“We’ve lost our focus. We think we’re in neutral,” admitted Faye Bradley, curriculum director at Ohio’s Madison Local School District. “As hard as we try to focus on one mission, our staff development is all over the place.
“We’re stuck,” she said with finality.
But the assessment wasn’t the last word on Madison schools. Along with Bradley’s diagnosis came a prescription for change that involved retreats, the establishment of teacher leaders,; group discussions, focus groups, and the new, visible presence at the schools of a superintendent who vowed to get away from the paperwork and into the corridors.
The plan’s goal is to engage Madison’s teachers in reforming the district’s teaching methods with the ultimate prize of improved learning and test scores. It’s a tall order, but Superintendent Stan Heffner is convinced that the only way to improve teaching is to involve the teachers.
“If imposing reforms from the top down had worked, we’d be there already,” Heffner said. “We want to take advantage of this opportunity and not let it be squandered.”
The “opportunity” was the work done during an intense, two-week education leadership workshop presented annually by the Graduate School of Education (GSE). The Harvard Institute for School Leadership draws teams of educators from school districts across the country and immerses them in their business, forcing teachers and administrators to work together to devise real-world action plans to implement on their return home.
“There’s a dialogue created here where superintendents and principals hear teachers’ voices and teachers hear superintendents and principals. That’s very powerful,” said Linda Greyser, GSE’s associate director of programs in professional education and Institute co-chair. “(The Institute) creates almost a hothouse atmosphere because we ask them to live in the same place so that discussions that began in class continue at breakfast, lunch, dinner, and after school.”
The Institute accepts teams of educators from different districts. The teams must be made up of people with different functions within the schools, such as a teacher, a superintendent and a principal, so that the plans they devise address reforms at many different levels.
Teams are given preference for acceptance to the Institute if they come from districts that have sent teams in the past. Greyser said this is so that the voices of school reform resulting from the Institute will be concentrated enough to result in actual change.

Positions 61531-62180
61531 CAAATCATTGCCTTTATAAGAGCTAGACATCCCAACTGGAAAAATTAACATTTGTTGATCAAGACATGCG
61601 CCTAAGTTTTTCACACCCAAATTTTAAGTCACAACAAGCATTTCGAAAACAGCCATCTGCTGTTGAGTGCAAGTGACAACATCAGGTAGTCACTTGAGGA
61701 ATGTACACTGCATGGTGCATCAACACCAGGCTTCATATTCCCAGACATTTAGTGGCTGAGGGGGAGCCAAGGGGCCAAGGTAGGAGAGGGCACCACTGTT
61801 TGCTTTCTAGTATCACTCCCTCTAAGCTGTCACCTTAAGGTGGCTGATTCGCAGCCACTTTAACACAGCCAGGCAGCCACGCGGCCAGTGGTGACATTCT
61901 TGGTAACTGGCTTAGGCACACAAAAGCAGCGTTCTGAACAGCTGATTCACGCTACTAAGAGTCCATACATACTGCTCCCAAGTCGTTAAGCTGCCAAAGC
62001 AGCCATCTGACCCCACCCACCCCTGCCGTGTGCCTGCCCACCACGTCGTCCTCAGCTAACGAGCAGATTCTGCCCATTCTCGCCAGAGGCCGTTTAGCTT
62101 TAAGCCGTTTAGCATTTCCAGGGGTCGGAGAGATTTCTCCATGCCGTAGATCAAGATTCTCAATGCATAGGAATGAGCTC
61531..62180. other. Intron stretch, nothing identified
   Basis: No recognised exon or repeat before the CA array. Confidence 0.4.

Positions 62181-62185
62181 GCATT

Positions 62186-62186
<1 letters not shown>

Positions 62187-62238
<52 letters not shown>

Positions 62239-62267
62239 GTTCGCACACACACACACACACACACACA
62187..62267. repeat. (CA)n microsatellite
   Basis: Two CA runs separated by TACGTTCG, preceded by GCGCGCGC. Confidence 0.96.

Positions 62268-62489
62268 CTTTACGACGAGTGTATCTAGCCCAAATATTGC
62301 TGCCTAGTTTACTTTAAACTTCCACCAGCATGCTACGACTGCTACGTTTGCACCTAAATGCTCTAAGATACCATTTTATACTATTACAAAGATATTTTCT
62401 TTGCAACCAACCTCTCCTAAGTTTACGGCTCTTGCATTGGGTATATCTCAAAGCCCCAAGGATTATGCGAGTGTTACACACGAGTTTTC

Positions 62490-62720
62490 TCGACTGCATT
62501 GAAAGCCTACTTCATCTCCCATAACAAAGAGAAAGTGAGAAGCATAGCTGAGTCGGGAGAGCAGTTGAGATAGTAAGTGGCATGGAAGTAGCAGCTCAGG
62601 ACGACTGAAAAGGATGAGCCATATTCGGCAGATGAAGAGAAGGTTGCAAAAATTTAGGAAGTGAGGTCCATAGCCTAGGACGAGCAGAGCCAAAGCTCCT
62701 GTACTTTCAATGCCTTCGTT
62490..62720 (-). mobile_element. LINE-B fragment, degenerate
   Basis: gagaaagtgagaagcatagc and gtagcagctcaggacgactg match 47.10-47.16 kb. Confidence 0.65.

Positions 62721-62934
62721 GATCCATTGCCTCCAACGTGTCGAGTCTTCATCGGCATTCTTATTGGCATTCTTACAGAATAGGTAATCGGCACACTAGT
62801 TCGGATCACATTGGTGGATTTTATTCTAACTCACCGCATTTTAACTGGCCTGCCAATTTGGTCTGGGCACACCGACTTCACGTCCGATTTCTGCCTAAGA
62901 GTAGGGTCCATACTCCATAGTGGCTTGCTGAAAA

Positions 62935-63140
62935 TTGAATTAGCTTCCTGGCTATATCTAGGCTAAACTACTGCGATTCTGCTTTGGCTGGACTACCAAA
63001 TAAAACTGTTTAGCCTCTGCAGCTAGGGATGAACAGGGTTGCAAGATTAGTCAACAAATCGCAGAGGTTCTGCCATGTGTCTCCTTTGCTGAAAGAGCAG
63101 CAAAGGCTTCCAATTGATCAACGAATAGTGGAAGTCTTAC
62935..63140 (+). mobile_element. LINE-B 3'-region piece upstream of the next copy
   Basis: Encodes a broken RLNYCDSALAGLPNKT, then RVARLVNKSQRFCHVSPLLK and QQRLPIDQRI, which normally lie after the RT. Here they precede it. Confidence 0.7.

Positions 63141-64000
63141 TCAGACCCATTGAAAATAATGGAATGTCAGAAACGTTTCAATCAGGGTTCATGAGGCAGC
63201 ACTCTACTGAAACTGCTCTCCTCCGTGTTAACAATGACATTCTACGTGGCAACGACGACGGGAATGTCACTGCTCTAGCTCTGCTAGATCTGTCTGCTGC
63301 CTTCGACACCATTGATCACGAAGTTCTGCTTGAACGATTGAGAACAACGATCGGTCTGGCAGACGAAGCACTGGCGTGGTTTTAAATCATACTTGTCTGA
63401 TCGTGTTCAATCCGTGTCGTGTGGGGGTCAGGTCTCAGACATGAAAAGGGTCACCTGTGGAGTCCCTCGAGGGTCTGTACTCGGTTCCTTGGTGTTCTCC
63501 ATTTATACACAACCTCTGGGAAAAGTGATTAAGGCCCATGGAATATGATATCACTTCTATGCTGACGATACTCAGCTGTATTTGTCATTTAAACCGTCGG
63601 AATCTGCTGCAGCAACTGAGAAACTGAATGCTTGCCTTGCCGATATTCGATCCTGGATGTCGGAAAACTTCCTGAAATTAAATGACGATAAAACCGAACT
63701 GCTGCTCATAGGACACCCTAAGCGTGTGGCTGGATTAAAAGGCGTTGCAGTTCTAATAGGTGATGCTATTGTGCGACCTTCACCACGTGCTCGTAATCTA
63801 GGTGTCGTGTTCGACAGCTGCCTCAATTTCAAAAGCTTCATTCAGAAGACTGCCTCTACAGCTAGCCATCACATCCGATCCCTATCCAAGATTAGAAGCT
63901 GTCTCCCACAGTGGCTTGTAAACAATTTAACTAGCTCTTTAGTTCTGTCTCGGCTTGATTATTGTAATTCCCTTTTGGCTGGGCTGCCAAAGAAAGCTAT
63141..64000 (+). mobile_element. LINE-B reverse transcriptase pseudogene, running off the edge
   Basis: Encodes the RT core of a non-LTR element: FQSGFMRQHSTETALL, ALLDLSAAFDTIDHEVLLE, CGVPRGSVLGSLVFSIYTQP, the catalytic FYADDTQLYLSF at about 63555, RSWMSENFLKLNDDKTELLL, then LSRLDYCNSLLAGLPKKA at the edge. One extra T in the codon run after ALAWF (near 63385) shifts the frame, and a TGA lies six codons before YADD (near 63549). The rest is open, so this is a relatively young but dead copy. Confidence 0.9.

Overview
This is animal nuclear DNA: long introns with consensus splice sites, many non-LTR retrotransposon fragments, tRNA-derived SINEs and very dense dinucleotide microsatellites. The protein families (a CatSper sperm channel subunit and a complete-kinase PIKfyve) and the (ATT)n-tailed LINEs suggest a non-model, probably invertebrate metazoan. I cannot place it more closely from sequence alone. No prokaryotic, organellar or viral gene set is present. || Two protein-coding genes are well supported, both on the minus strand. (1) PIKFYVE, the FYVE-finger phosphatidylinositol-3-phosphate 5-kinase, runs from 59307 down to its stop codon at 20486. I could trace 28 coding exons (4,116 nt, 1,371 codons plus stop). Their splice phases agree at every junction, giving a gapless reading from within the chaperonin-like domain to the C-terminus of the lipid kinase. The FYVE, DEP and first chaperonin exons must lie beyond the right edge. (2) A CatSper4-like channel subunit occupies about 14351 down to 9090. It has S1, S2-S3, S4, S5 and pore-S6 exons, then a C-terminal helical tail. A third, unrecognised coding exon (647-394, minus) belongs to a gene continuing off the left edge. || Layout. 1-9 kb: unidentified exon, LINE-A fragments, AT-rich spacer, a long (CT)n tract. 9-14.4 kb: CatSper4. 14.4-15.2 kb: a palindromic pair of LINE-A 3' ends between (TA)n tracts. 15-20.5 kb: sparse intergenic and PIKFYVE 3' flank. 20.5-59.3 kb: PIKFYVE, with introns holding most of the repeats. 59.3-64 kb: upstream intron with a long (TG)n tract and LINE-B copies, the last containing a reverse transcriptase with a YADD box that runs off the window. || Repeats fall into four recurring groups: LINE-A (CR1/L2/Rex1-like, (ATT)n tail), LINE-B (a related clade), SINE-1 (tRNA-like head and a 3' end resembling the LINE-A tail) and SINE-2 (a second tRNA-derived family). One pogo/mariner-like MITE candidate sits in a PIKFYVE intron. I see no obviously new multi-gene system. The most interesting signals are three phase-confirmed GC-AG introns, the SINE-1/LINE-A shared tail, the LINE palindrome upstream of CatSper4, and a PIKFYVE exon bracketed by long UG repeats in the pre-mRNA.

“There’s 16,000 districts in the country, so if you’re trying to hit them one by one, you can’t,” Greyser said. “So why not build capacity in districts that make a commitment?”
Saving the lives of children’
One state that has sent teams repeatedly in recent years is Ohio. With 39 participants from 11 school districts, this year’s Ohio contingent is larger than that of any single state since the Institute began in 1995.
A key reason for the high participation from Ohio is Susan Zelman, Ohio’s superintendent of public instruction and a fan of the Harvard program. Zelman, a former associate commissioner of education in Massachusetts who held a research appointment at the GSE, is familiar with the Institute and its methods.
“I see (participants) taking away a better understanding of the relationship between state policy and what goes on at the district level,” Zelman said. “[I believe] state policy is where the action is. I feel my job is about saving the lives of children, particularly poor children.”
This year’s Institute ran from July 2 through July 14. Participants lived together on campus, ate meals together, and attended eight to 10 hours of Institute sessions a day, including eight hours of workshops, lectures, and discussion sessions on the July 4 holiday.
Over the two weeks, the teams devised plans to address problems specific to their particular schools. At Madison, the problem is a lack of direction and cohesion. Mason City Schools, also in Ohio, have another problem: test scores aren’t bad, but the district is dealing with explosive growth. Ten years ago, there were 2,500 students in the district while today there are 6,200. Last year alone, the district added 709 students; another 750 are expected this year.
Superintendent Kevin Bright said the district is rapidly adding teachers, assigning experienced teachers as mentors for younger ones, and building a large, new school complex.
After hearing the Mason action plan, Education Professor Richard Elmore, co-chair of the Institute and co-director of the Consortium for Policy Research in Education, told the Mason team that growth may be difficult to manage, but it also brings opportunity. Because overall student performance isn’t a problem in Mason, there’s a real chance to focus on students who aren’t doing well.
“Wow, what an opportunity,” Elmore said. “The challenge when you’re doing well is to go after the lower-performing students, the lagging teachers.”
As the teams from different towns presented their action plans, Elmore again and again came back to the classroom. Make sure you work on instruction, he urged, and that the workshops, discussions, and meetings envisioned while at Harvard provide concrete changes and techniques that teachers can put to work in the classroom. Too often, he said, reform is discussed in meetings, but is missing in daily lessons.
“They’ll look you in the eye and tell you it’s the most wonderful thing since sliced bread and you go into the classroom and it’s not there,” Elmore said, urging participants to “use that time [in teacher meetings] to observe practice, to work on practice rather than sitting around and talking about practice.”
Elmore said the Institute’s intensity gives participants something else to take home along with their blueprint for reform: the memory of a transforming experience.
“For most people, this is the most powerful professional development experience they’ve ever had,” Elmore said.